True to Fairmont standards and culture, we are quickly checked in, signed on for the complimentary President’s Club and ushered to our suite on the 15th floor. Our suite is well furnished and spacious, and after two very long flights and delays at the airport, we readily kick back and enjoy chocolate covered strawberries that have been waiting for us in our room. It is nice to see that some things are the same as back home.
Three year old in tow, we head down to Rue Saint-Catherine, the main shopping street. It is 11.5 km long, and with it comes a myriad of shops, cafés and old world churches; from the very upscale to the low end, from Ogilvy’s to Simon’s – a department store with three floors of clothes and accessories – The Bay, The Eaton Centre and much more. Anything that equals fashion can be found here. It is also the linguistic melting pot of Montréal, where both English and French are spoken almost equally and the shopkeepers are happy to serve you bilingually. My wife comments that she should have put on her running shoes to conquer this shopping highway. I on the other hand am fearful for my credit card.
The “joie de vivre” walking down this street is tangible and infectious. People are sipping exotic looking drinks at outdoor cafés, women – arms loaded with shopping bags – swagger by and street performers are wholeheartedly entertaining passers-by. A tattooed young man walking past with a studded dog collar around his neck being led by a young woman holding the leash barely gets noticed. This is a wild city – one that offers so much visceral stimulation. We make our way through crowds of international tourists, each snapping away on cameras with dangerously long lenses. Refined locals strut purposefully ahead of us, moving quickly to meetings or appointments. It is still a workday for them.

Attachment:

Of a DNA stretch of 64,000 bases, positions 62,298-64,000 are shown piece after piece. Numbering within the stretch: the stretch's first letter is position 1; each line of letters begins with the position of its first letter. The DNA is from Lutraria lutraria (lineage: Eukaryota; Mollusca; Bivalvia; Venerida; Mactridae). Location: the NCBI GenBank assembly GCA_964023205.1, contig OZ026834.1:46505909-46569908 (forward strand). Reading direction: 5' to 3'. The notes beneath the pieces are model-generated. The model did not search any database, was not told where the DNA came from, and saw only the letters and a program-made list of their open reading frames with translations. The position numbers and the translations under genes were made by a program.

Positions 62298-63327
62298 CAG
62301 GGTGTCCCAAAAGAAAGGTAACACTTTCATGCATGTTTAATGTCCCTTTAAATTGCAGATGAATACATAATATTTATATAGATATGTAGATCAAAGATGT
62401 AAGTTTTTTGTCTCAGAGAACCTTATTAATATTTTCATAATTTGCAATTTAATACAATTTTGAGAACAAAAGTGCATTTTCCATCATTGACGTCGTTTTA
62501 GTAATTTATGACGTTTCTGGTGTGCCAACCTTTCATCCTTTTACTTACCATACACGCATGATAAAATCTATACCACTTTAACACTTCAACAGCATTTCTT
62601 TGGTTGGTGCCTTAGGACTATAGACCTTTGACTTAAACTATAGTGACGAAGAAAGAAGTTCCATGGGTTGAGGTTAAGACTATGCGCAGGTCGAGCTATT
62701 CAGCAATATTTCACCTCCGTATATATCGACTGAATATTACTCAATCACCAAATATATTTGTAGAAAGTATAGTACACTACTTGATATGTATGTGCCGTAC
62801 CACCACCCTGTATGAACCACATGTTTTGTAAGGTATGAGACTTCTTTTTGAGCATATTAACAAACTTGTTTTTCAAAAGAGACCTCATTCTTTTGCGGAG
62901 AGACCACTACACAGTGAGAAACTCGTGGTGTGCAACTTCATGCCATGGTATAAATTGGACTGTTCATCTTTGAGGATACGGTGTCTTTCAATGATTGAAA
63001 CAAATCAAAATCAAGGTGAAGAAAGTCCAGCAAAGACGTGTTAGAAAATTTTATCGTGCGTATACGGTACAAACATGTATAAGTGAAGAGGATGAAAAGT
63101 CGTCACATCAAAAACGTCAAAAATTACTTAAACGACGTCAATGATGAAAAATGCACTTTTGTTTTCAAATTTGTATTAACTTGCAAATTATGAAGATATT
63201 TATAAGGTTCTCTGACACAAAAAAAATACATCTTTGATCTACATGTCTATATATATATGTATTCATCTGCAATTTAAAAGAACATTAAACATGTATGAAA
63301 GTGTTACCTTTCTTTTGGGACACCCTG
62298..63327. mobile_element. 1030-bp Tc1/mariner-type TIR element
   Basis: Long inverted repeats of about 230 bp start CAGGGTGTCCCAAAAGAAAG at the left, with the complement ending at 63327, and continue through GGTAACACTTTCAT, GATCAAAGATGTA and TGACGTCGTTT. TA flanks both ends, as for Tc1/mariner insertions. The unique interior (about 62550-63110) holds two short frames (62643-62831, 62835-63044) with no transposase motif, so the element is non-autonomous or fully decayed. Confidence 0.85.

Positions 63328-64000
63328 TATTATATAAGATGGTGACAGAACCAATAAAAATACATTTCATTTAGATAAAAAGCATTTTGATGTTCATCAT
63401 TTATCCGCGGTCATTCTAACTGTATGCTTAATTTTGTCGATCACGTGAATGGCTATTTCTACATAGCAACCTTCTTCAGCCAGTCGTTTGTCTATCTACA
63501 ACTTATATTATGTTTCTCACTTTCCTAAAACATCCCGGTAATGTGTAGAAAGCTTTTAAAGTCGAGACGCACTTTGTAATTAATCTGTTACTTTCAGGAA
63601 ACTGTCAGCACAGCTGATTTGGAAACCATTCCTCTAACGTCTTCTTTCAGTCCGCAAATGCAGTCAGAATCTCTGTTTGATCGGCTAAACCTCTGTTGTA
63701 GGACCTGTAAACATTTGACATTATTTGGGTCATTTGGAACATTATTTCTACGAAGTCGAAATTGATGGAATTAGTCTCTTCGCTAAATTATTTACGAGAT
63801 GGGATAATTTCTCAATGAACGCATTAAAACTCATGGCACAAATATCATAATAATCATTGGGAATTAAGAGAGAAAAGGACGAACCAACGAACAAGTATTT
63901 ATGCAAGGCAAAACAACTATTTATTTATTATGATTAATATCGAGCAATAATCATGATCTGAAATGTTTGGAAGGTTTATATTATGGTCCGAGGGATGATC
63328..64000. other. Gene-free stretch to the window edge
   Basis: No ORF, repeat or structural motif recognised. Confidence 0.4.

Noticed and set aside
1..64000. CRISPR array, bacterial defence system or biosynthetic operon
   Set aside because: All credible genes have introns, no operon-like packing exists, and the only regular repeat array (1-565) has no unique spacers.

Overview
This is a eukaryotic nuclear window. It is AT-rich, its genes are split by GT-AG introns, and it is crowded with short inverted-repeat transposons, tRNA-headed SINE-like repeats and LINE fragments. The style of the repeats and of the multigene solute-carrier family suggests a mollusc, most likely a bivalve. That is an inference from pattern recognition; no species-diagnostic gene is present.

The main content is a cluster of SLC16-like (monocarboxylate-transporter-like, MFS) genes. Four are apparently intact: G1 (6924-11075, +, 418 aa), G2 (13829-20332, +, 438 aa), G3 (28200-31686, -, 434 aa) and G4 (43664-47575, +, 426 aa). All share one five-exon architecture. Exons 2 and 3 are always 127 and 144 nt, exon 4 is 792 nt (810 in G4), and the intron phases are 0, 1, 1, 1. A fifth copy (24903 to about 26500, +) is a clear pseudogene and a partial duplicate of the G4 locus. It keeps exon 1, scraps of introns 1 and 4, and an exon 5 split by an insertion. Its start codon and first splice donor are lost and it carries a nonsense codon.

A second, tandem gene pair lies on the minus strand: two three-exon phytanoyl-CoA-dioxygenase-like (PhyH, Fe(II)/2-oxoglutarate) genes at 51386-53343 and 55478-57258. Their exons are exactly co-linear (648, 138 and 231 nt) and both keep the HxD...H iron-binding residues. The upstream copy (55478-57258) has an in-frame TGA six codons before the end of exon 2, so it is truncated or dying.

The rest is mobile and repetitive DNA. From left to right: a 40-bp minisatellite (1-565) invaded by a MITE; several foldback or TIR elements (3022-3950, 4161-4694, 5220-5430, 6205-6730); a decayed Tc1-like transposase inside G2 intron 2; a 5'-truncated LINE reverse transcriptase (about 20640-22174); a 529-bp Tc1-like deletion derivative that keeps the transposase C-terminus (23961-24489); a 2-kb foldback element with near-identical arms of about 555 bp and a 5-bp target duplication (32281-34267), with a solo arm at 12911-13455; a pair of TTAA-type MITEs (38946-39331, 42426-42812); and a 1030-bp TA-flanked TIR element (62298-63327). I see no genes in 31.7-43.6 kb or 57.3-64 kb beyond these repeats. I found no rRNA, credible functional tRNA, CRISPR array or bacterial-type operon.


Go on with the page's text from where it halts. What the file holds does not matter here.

Another notable street is Sherbrooke Street, which runs east to west like St. Catherine Street. It is a charming street, lined with refurbished brownstone homes and some upscale shops, art galleries and professional offices. Here you will find the world-renowned McGill University campus as well as the Ritz Carlton Hotel.
Upbeat music booms from McGill College Avenue – between Maisonneuve and St. Catherine West – which has been closed to vehicular traffic. The street’s centre is graced by beautiful models moving up and down raised runways for the annual Festival Mode & Design Montréal, which is on for four days. Cameras flash away as throngs push gently forward for a better view. It is all so glamorous and chic with a pure cosmopolitan feel to it, truly buzzing with life. This must-see, must-do event combines Montréal’s many loves: fashion, design, music and al fresco living. My wife would die to stay and blend in with the festivity but I am weary of crowds and my son is desperate to find a McDonalds. Not sure how – as he has never been to one – but he is adamant that they are giving away toys –
Ben 10 toys to be precise. Although none of us has ever eaten at this world famous fast food joint, or seen this infamous cartoon, it is now a must-do.
“Discovering Montreal” continues tomorrow…
Originally published in the Dec 2011/ Jan 2012 issue of Destination Magazine, authored by Brennen Matthews.